Isis NFC mobile wallet woos MasterCard, American Express, Visa & Discover to join
Posted by Seth PlanckJuly 19th, 2011 at 5:38 PM Filed Under Latest News, Press Release, Videos
Isis NFC mobile wallet woos MasterCard, American Express, Visa & Discover to join
The Isis NFC mobile wallet joint venture has signed agreements with four of the world’s largest credit card issuers - Visa, MasterCard, Discover and American Express. All the major credit card companies have announced they will be joining Isis, which is a partnership between Verizon, AT&T and its soon to be subsidiary, T-Mobile. The joint venture intends to bring NFC mobile payments to market in the U.S. in 2012, and has already been conducting trials in Salt Lake City and have announced that Austin, Texas will be the next city to be brought online.
The balance of power just shifted as MasterCard, American Express, Visa & Discover throw their weight behind Isis
Everybody and their mother is launching a mobile wallet. Google was up first with the Google Wallet, Visa purchased its own and multiple other companies are said to be building or launching NFC payment systems. Just this last week, American Express bolstered its Serve mobile payments with Sprint. We heard that Microsoft is working on its own NFC mobile wallet and Blaze Mobile received a patent for an NFC sticker that allows non-NFC phones to use its NFC mobile wallet. PayPal announced its own person-to-person NFC payment solution, and that is not even considering solutions like Zoosh who use ultrasonic contactless solutions to make payments. We could go on but we feel you get the point – that NFC mobile wallets appear to be ten a penny, but things are changing. MasterCard announces a partnership with a bank or mobile carrier every other day and it appears credit card companies are scrambling to make as many deals and partnerships as they can while they hedge their bets in this new space of which everyone wants a piece of the pie. MasterCard is already a Google Wallet Launch partner, so it appears to be playing a numbers game by also supporting Isis.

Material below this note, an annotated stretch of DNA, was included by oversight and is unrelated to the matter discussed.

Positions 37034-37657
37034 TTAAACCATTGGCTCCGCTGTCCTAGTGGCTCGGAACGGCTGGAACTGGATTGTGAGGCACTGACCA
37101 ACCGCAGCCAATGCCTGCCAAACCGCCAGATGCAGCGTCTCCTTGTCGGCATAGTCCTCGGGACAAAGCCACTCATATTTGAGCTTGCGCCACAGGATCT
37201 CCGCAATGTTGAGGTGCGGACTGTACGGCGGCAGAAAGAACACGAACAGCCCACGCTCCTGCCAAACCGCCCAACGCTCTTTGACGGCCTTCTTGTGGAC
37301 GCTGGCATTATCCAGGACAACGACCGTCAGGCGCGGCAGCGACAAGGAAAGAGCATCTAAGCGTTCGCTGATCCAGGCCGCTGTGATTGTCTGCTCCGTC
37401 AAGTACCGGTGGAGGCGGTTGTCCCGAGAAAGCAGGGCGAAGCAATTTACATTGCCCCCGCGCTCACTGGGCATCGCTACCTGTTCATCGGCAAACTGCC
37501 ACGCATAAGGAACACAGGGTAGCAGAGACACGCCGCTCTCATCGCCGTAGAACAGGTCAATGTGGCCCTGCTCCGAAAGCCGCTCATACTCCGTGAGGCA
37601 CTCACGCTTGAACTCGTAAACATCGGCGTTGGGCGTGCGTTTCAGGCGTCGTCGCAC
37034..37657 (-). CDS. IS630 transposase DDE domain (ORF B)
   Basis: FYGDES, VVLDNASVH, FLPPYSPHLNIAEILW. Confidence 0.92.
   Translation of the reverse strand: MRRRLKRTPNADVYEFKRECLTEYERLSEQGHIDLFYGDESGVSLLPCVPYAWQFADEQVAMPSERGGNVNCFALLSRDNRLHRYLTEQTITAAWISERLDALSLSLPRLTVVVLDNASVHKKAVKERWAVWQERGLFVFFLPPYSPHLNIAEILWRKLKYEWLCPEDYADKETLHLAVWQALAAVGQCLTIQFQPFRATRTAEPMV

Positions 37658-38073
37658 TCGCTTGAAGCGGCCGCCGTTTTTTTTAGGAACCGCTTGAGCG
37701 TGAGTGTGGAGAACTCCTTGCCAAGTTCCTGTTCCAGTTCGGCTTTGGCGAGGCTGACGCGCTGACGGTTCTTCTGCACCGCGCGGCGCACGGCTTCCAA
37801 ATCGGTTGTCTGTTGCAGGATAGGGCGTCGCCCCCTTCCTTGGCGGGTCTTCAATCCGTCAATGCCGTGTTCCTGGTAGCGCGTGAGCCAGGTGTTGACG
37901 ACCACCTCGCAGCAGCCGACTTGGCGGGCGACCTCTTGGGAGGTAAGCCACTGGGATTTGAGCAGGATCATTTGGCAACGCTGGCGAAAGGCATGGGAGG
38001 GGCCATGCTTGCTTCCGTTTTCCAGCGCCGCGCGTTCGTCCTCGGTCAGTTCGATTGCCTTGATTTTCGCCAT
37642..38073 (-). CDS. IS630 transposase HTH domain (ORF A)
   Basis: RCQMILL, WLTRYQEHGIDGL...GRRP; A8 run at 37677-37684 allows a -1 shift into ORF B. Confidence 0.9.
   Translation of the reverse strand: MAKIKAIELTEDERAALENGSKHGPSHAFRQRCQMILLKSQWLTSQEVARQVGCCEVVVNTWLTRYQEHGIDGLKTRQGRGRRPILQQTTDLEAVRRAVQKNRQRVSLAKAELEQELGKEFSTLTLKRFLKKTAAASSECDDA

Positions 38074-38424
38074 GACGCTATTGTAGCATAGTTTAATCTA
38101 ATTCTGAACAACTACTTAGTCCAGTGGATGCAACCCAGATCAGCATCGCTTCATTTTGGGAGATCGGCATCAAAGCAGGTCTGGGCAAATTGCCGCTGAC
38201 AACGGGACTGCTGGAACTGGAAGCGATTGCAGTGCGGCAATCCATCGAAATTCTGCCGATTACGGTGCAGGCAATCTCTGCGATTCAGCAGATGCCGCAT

However, in a situation that is akin to separation between church and state, three of the biggest wireless carriers who control the mobile data in the United States have corralled credit card issuers into their NFC mobile wallet. Because the Isis members control the majority of data connections on mobile phones in the United States, it may leave credit card companies who are running around like headless chickens making deals with no option than to signup for Isis if they want to reach the majority of subscribers. Verizon said the other day at MobileBeat that they were developing AccessID, which is a system that controls NFC transactions across its network. What is unclear at this point is whether this will prevent non Isis partners who lease space on the company’s SIM card to use NFC payments over their network without paying hefty fees. It’s all about control, power and profit. Today the balance of power changed, but in September it could all change again if Apple Inc. throws its hat in the mix. The Isis carriers probably already know the answer to Apple’s plans but us mere mortals will have to wait until late August or early September.